On the surface, Watson, IBM's "Jeopardy"-playing computer system, is impressive in its ability to answer complex, ambiguous questions expressed in natural language. In fact, Watson will likely be a centerpiece for IBM's centennial celebration in June. But Watson is more than just an impressive computing system. In fact, in the future, after Watson's technology is used and deployed in multiple ways, we expect this week's Jeopardy matches will be seen as a historic event in information technology and big data and analytics that also portends much for society in general.
A "natural" language is any language spoken or written by humans, such as English, rather than a computer language, but there are areas where the two intersect. For example, a user performing a natural language search would enter a question in plain English rather than depending on keywords, such as those that trigger a Google search. Ideally, a true natural language query should return a single, very precise answer with a high degree of confidence rather than the many, many results a search engine delivers, leaving the user to determine what is relevant.
No disrespect to Google (whose original creative breakthrough has proven to be very important and valuable) or to other search engines like Microsoft's Bing, but solving the natural language problem is difficult. The problem is not just in syntactic analysis (computers have been able to parse sentences for some time), but rather in dealing with the subtleties, nuances and ambiguities common in natural language. Faux natural language attempts have failed; the best known is probably Ask Jeeves, which morphed into Ask.com and now is simply a front-end to a conventional search engine. It was a minor league attempt to a major league problem.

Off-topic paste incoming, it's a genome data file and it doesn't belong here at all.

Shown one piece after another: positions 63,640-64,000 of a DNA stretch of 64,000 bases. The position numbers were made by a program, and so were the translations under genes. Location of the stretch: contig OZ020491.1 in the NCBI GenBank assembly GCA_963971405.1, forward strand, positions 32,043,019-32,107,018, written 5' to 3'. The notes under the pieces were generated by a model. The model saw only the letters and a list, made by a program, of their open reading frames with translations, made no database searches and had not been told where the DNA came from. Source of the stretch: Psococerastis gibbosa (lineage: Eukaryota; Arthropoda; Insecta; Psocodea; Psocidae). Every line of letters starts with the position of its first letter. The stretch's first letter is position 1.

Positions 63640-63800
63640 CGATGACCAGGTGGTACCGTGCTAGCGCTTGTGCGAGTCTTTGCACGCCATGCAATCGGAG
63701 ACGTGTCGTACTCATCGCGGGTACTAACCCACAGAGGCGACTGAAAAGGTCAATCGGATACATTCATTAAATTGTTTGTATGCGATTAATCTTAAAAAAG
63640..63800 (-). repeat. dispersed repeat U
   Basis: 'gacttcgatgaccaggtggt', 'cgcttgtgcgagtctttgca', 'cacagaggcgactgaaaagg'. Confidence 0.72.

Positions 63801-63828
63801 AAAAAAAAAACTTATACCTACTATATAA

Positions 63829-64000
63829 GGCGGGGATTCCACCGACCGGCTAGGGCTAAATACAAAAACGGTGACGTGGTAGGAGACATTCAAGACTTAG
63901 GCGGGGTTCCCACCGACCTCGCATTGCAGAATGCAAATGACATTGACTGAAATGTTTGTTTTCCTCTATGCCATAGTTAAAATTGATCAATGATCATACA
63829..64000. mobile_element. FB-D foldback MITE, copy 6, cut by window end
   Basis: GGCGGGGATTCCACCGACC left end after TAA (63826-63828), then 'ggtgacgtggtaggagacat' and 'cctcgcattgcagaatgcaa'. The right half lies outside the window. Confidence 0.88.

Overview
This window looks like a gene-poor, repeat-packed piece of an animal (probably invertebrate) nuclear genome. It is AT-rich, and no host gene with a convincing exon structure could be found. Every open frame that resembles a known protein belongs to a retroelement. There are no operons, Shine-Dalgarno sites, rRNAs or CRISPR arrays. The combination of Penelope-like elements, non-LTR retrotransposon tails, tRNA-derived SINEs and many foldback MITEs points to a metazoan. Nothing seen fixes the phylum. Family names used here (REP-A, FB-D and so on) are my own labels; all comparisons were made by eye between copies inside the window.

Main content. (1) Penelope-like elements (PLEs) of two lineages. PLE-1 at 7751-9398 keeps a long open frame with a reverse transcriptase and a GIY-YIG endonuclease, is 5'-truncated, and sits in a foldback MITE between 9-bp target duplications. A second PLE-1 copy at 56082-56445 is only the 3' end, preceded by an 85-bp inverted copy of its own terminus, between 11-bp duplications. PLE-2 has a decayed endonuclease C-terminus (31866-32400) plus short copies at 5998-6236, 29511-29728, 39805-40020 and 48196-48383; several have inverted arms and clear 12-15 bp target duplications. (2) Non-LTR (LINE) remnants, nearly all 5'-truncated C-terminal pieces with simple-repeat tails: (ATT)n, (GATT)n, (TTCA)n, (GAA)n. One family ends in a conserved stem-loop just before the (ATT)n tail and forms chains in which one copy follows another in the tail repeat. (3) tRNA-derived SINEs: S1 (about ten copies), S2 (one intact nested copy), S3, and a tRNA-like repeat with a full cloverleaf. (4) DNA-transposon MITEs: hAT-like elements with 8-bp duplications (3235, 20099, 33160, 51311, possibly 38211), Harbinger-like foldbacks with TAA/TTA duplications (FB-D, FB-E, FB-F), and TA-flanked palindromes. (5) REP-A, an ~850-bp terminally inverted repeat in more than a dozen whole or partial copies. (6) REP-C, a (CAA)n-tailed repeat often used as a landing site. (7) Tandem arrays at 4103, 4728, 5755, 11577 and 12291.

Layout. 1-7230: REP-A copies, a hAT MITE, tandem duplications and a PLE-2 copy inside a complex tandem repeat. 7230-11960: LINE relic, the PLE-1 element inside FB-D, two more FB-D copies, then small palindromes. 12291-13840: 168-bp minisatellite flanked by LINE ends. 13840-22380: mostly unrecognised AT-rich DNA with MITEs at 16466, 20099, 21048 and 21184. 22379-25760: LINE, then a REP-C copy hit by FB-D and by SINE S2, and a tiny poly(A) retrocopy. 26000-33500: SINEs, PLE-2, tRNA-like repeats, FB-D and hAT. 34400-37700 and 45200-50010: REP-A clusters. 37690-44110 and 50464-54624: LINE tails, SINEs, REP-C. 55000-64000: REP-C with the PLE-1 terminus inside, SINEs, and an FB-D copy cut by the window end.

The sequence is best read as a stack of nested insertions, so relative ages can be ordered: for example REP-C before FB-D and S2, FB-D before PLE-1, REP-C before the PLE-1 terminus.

Some have suggested that artificial intelligence (AI) would offer a natural answer to the natural language question, and it has had its fits and starts over the years. But, even though AI can now point to a number of successes (primarily in well-defined domains), it has only provided partial solutions to the natural language problem.
IBM decided to take on natural language search as a Grand Challenge--an IBM R&D project that is technologically important and difficult, but whose success is easy for the average person to understand and meaningful for business and society. A past IBM Grand Challenge was the company's Deep Blue, a supercomputing system that defeated the human world chess champion Gary Kasparov in 1997.David Hill is principal of Mesabi Group LLC, which focuses on helping organizations make complex IT infrastructure decisions simpler and easier to understand. He is the author of the book "Data Protection: Governance, Risk Management, and Compliance." View Full Bio